Australia's manufacturing sector has been experiencing an important and welcome rebound during the last two years. The turnaround has been documented and analysed in previous Centre for Future Work research (including studies published in 2017 and 2018 as part of the National Manufacturing Summit, co-sponsored by the Centre).
Ironically, the manufacturing recovery could be short-circuited by looming shortages of appropriately skilled workers. This seems unbelievable -- given so much downsizing in manufacturing employment that occurred between 2001 and 2015. But a combination of structural change within the sector, the ageing of the current workforce, and the failure of Australia's vocational education system (crippled by a bizarre experiment in publicly-subsidized private delivery) means that recovering manufacturers may be unable to find the skilled workers they need.
A recent feature article in Australian Welding magazine highlighted the Centre for Future Work's research into the problems of the current VET system, the implications for manufacturing, and 12 key reforms urgently needed to repair the situation.Read more
Workforce (a labour relations bulletin published by Thomson-Reuters) recently surveyed major IR figures in Australia on what they saw as the big issues in 2018, and what they expect as the major talking points for 2019. Jim Stanford, economist and Centre for Future Work director, was one of those surveyed, and here are his remarks. You may also view the interview in pdf format here.Read more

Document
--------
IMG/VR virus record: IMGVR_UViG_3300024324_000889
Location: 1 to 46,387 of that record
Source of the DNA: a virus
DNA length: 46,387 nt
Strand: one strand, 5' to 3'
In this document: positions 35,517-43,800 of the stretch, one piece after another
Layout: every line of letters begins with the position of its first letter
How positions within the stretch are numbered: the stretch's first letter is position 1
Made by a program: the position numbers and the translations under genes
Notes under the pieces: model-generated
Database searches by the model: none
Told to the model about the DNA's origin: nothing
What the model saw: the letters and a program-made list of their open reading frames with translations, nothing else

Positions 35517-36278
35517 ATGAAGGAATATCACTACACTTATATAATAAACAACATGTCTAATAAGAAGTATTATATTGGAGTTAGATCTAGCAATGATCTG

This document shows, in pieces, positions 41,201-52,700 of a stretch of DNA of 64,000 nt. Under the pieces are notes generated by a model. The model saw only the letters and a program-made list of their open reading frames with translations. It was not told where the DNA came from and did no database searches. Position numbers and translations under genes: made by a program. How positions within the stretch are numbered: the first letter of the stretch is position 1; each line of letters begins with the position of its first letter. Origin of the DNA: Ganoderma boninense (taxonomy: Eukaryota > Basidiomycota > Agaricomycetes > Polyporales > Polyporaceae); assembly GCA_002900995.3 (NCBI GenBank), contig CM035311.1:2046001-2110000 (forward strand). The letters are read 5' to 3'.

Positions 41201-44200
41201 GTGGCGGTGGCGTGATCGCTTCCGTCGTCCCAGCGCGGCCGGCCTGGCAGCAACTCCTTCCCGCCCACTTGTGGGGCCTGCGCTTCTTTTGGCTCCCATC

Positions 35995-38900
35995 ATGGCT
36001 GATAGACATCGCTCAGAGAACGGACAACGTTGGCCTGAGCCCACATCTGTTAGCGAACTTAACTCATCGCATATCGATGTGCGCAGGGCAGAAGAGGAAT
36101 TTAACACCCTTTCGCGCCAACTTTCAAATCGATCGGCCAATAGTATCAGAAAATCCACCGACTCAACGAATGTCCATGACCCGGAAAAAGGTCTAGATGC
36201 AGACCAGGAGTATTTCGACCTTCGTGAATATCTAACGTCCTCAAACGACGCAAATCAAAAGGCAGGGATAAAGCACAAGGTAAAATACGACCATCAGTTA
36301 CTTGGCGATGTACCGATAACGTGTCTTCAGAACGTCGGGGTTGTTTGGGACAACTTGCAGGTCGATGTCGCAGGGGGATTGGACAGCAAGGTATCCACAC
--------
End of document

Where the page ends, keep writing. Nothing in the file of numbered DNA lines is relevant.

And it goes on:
In this commentary, Centre for Future Work Associate Dr. Anis Chowdhury discusses the economic benefits of industry-wide collective bargaining. In addition to supporting wage growth, industry-wide wage agreements generate significant efficiency benefits, by pressuring lagging firms to improve their innovation and productivity performance. The experience of other countries (such as Germany and Singapore) suggests that this system promotes greater efficiency, as well as equity -- although other wealth-sharing policies are also needed.
Dr. Chowdhury's full comment is posted below.Read more
Australia’s enterprise bargaining system is crumbling rapidly in private sector workplaces, according to dramatic findings from the Centre for Future Work.
The report shows that the number of current enterprise agreements in private Australian businesses has collapsed by 46% since the end of 2013. The number of private sector workers covered by enterprise agreements has plunged 34% in the same time. In 2017, just 12% of employed private sector workers were covered by an enterprise agreement – down from 19% in 2013.
If current trends in renewals, new agreements, and terminations continue, less than 1700 agreements would survive to 2030, at which point just 2% of private sector workers would be covered by a collective agreement.Read more
The recent Victorian election results showed Australian voters want governments to play a pro-active role delivering public services, infrastructure, improved labour standards, and sustainability. They showed that in a time of deep cynicism with federal politics, States (and Territories) can play an important role filling the democratic void left by dysfunction and policy paralysis at the Commonwealth level.
This commentary from Alison Pennington, economist at the Centre for Future Work, explores what the energetic campaign in Victoria revealed about our unique system of dual governance and the potential for pro-active and progressive policy making. This commentary was originally published in New Matilda.